• To allow the users group and other users write access to kde-start.xml use following command:
     chmod go+w kde-start.xml
  • To remove write access for all users use this command as follows:
     chmod -w kde-start.xml
  • If you don’t want to allow usersgroup and others to change into the local directory, use following command.
     chmod go-x local
  • To allow write access to other users to two files at same time, use following command:
      chmod o+w  kde_quick.xml gnome_quick.xml

Let’s see the commands used to change ownership of files and directories.

The Root user can change ownership for other user’s data. Login to the server using the root user and its password and run the below command to change the ownership.

chown kristy kde_quick.xml

In above example, we have changed ownership for file kde_quick.xml from user jaon to kristy.

To check if the ownership changed or not, lets list the file using ls -l

ls -l kde_quick.xml
-rw-r--r-- 1 kristy users 47896 2006-06-21 09:46 kde_quick.xml

It is done!

The file system is a logical collection of files on a disk. In Linux, all users including the root user which is also known as the superuser have their own home directories to save their data in.

Linux Directory Structure:

In Linux, you can choose any method to manage files and folders with a file manager or with the command line. The thing you should consider is that you must have good knowledge of the Linux commands to use command line method.

Linux and Unix use a tree-like file system structure with root (/) at the base of the file system. All the other directories spread from there. Each of these directories has a specific purpose. Generally, they hold the same types of information so that you can easily locate files. The following are the common directories found in Linux and Unix:

/

This is the root directory which contains the directories needed at the top level of the file structure.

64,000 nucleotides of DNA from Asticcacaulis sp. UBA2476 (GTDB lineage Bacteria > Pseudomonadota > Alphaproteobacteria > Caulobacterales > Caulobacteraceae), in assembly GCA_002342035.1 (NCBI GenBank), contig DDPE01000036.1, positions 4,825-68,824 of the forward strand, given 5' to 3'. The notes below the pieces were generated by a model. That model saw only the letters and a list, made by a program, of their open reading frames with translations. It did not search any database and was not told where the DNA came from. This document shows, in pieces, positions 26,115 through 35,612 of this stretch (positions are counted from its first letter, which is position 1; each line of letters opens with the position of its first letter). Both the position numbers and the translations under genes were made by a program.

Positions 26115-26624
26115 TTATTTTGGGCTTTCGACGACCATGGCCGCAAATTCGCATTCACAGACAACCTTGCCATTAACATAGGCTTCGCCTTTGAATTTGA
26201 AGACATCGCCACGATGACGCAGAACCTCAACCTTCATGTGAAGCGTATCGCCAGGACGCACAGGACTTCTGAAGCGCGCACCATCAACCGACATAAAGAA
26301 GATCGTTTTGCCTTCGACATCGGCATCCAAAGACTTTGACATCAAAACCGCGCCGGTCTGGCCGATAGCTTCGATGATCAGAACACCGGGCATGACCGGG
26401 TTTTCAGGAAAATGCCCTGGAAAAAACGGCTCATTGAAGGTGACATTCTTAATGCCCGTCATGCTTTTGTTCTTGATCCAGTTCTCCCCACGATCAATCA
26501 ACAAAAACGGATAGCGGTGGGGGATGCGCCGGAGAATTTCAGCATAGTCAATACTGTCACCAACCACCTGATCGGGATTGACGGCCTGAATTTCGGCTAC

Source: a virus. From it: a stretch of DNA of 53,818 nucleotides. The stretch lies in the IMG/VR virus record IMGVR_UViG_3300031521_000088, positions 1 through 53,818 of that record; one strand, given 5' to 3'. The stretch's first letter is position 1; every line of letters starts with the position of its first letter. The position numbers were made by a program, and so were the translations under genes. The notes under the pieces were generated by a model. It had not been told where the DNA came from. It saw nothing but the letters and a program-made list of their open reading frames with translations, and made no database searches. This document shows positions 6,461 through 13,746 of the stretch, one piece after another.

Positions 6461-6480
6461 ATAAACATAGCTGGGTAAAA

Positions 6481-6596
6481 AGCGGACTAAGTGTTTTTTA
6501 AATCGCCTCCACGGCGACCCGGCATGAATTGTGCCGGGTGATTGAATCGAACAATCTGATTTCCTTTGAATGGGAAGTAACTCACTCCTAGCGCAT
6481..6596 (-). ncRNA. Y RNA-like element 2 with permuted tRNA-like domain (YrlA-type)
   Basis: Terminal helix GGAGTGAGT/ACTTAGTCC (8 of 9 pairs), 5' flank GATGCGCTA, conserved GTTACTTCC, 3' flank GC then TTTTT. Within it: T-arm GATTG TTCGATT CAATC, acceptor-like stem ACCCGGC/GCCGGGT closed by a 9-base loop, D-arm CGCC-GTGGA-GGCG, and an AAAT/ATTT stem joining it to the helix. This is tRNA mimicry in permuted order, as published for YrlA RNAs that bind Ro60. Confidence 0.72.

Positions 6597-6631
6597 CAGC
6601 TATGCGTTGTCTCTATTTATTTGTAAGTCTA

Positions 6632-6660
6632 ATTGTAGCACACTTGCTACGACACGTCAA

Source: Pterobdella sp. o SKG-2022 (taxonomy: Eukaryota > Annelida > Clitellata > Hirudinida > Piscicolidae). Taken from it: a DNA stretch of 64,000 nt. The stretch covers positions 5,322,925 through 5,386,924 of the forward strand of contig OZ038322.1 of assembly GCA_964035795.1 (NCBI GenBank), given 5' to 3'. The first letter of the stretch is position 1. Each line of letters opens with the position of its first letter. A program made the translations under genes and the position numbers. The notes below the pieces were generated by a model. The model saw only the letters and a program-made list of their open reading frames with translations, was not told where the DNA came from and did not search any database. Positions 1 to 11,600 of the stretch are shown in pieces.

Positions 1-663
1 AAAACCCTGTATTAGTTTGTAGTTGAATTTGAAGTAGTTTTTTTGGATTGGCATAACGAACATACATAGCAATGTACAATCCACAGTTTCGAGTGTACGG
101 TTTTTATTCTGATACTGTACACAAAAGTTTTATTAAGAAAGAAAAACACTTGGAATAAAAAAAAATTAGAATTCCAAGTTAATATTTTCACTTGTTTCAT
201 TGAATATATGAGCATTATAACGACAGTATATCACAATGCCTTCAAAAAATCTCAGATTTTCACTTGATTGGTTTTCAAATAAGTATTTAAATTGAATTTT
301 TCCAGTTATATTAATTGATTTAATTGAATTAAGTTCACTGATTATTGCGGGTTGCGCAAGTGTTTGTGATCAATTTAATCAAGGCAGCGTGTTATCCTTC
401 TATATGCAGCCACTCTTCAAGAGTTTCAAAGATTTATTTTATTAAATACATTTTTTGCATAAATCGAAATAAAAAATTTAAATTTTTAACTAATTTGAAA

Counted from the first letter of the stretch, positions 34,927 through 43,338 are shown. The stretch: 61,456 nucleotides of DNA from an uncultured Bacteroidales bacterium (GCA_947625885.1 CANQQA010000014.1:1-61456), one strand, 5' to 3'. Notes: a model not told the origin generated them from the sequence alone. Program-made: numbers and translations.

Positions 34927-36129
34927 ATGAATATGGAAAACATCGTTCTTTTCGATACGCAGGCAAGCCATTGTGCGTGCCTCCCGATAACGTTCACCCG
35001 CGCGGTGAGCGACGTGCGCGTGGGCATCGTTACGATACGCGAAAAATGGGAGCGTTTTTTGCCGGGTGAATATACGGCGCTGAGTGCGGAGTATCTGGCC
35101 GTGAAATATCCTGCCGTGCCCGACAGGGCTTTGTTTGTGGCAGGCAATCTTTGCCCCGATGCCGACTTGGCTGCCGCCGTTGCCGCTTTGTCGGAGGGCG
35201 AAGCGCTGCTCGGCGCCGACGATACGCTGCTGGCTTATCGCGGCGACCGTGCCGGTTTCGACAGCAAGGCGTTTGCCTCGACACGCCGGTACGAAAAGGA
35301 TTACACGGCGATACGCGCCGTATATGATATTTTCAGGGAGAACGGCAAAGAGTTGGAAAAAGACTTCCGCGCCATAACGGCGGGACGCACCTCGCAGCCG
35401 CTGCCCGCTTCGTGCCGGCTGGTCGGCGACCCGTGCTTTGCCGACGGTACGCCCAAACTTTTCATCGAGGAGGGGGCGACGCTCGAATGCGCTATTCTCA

/bin

This directory contains the executable files. These files are available to all users.

/dev

It holds device files that represent hardware components.

/lib

It contains shared library files and sometimes other kernel-related files.

/tmp

This directory holds temporary files used between system boots.

/boot

It contains files for booting the system.

/etc

This directory host-specific system configuration files.

/home

It contains the home directory for users and other accounts on the server.

/var

Basically, it contains variable-length files such as log and print files and any other type of file that may contain a variable data.

/mnt

This directory used to mount other temporary file systems, such as CD-ROM and floppy for the respective drive.

/proc

This directory contains all processes marked as a file by process number or other information that is dynamic in the system.

/usr

This directory used for miscellaneous purposes and can be used by many users. Additionally, it has administrative commands, shared files, library files, and others

/sbin

It contains binary files, basically for system administration. For example, fdisk and ifconfig utlities.